Speed is Expensive director David Lancaster’s interview with one-time Vincent apprentice John Surtees would prove to be one the racer’s last. To mark the release of unseen footage from the award-winning documentary, here is David’s account of meeting the only man to win World Championship titles on both two and four wheels:  Surtees won seven motorcycle championships between 1958-60, and one F1 title, in 1964.

The contemporary portraits of John Surtees were taken by Steve Read.

Director David Lancaster interviewing double World Champion John Surtees. [Steve Read]
There can be few to whom the Vincent-HRD marque meant so much as it did to John Surtees, OBE. The company supplied his father Jack’s race bikes – and his family business, selling the machines from his South London motorcycle dealership in Forest Hill. Vincents provided John with his first – and only – formal employment, his early technical education and his first exposure to working away from home. In the mid-1950s John Surtees built what he claimed to be the first Norvin “to take on the Gilera 500”. Yet before beginning his apprenticeship at Vincents on his 17th birthday on February 11, 1950, the firm loomed large in his life also. A young John would visit the factory in Stevenage as passenger in a Vincent Rapide sidecar outfit ridden by his mother, Dorothy, to pick up parts. “Vincent was a nice company,” he recalls. “You went in there and it was relaxed. We would sit down, meet up with Phil Irving. It was all very natural.”

John’s father Jack Surtees was a London Vincent dealer, seen here in his shop coat with a Series C Comet. [David Lancaster]
To the man who has ridden and driven for the most charismatic men and marques in motorsport – Agusta, Honda, Ferrari – Philip Vincent’s vision and the company he founded in 1928 resonate to this day. “At Honda, they talk about dreams,” he says, over 65 years after he began work at Stevenage. “All of us have our dreams. And I’ve worked with many people who went a good way to achieving them: Honda, Ferrari, for example. But that small team down there in Stevenage, when they created the post-war Rapide, this must apply to them, too. There is something special about the Vincent – it has stood the test of time.”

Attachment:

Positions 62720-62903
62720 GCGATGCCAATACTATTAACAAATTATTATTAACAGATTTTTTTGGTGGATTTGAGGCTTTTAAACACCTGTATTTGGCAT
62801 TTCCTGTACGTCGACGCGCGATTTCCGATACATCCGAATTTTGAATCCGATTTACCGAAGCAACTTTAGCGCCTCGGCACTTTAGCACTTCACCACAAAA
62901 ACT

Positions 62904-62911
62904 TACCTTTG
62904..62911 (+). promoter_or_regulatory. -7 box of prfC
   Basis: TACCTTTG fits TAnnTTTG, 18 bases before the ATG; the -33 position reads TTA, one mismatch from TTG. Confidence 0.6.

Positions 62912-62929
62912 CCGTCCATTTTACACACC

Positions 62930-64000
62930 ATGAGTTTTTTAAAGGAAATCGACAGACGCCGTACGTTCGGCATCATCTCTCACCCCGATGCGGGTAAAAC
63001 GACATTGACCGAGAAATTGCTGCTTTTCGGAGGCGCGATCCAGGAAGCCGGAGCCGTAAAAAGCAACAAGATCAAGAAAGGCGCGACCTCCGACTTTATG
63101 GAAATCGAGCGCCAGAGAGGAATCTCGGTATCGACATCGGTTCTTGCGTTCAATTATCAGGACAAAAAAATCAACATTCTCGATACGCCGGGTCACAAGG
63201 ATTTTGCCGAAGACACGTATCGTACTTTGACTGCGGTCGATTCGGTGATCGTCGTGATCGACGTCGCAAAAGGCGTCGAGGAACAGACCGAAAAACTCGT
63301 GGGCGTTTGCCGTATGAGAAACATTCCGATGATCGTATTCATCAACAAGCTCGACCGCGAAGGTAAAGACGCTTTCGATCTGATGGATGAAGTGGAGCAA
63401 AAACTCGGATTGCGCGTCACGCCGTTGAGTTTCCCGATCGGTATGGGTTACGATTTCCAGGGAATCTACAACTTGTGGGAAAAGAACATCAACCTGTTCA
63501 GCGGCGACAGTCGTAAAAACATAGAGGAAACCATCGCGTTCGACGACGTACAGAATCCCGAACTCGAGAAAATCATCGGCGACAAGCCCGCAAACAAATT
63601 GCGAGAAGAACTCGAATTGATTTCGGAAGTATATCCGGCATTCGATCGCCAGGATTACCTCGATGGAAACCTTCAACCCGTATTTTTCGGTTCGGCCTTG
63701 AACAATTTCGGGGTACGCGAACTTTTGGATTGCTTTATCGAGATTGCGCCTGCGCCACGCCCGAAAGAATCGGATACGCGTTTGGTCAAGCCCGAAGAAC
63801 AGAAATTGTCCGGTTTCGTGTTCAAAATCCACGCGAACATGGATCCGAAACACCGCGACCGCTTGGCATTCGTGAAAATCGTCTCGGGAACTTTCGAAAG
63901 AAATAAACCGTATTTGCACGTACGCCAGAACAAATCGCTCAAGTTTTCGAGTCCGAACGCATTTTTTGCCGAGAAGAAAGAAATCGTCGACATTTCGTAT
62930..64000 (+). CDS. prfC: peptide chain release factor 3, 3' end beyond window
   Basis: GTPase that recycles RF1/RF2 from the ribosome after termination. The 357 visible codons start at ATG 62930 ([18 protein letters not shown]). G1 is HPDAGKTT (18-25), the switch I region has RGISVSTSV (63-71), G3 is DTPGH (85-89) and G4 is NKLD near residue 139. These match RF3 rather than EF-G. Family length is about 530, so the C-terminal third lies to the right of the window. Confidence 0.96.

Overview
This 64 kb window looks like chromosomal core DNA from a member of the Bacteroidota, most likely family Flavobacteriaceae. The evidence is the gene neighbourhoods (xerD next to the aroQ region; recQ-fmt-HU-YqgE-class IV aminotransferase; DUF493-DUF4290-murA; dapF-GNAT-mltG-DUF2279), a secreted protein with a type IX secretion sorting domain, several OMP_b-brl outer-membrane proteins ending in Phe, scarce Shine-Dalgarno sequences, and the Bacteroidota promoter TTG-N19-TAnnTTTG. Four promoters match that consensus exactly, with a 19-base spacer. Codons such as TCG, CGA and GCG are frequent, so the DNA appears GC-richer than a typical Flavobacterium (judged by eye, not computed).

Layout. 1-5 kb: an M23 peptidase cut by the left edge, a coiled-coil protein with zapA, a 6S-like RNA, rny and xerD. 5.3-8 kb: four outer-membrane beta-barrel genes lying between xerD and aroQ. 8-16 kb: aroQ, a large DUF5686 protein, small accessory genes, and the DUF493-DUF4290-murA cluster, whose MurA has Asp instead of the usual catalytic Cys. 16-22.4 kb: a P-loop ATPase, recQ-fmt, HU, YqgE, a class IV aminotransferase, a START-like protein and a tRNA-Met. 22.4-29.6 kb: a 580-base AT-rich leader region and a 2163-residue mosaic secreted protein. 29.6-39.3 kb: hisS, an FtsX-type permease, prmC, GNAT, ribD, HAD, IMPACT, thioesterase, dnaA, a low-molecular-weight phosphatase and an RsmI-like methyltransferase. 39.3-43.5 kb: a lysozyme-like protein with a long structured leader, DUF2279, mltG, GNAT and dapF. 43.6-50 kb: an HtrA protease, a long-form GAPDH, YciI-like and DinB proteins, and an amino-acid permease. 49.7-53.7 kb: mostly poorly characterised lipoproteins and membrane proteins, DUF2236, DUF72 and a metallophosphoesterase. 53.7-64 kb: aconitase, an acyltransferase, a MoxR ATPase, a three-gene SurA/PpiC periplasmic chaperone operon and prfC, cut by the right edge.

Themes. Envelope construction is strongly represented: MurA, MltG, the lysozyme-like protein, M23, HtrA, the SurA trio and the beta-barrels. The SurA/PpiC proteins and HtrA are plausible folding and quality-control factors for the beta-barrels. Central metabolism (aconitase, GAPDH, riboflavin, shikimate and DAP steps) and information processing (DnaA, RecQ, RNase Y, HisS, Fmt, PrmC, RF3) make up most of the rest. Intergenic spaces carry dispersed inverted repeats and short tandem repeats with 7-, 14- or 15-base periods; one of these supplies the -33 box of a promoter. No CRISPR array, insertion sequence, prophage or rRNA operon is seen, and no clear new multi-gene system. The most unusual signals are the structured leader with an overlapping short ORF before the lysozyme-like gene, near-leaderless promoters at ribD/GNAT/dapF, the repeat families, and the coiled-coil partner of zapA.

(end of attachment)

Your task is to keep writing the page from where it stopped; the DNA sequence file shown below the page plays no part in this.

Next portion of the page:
Young John Surtees (with gloves) participated in Vincent’s 24 hour record attempt at the Montlhéry autodrome with a Series C Black Shadow. [David Lancaster]
Yet such reminisces are tinged with sadness and regrets: such as his participation in the ‘frustrating’ speed record runs at the banked racetrack at Montlhéry in 1952. Eight world records were claimed, but the 100mph aimed for, over 24 hours, proved out of reach [It took a 500cc single-cylinder Velocette Venom to finally crack the 24hr / 100mph record – ed]. Surtees is particularly insistent that Philip Vincent’s high speed crash at Grandsen airfield in 1947 “changed the course of the company for ever. He was a changed man.” Too many wrong choices, Surtees feels, marred the company’s growth: wrong choices in oil in competition, in personnel (Vincent came to surround himself by “yes men”) and in design and engineering. However, nothing can detract from the brilliance of the early years. The customers at his father’s shop, he recalls, would “mortgage their lives to own one”, such was the machine’s appeal.

Jack Surtees driving the racing Vincent outfit, with young John acting as ‘monkey’ in the sidecar. [David Lancaster]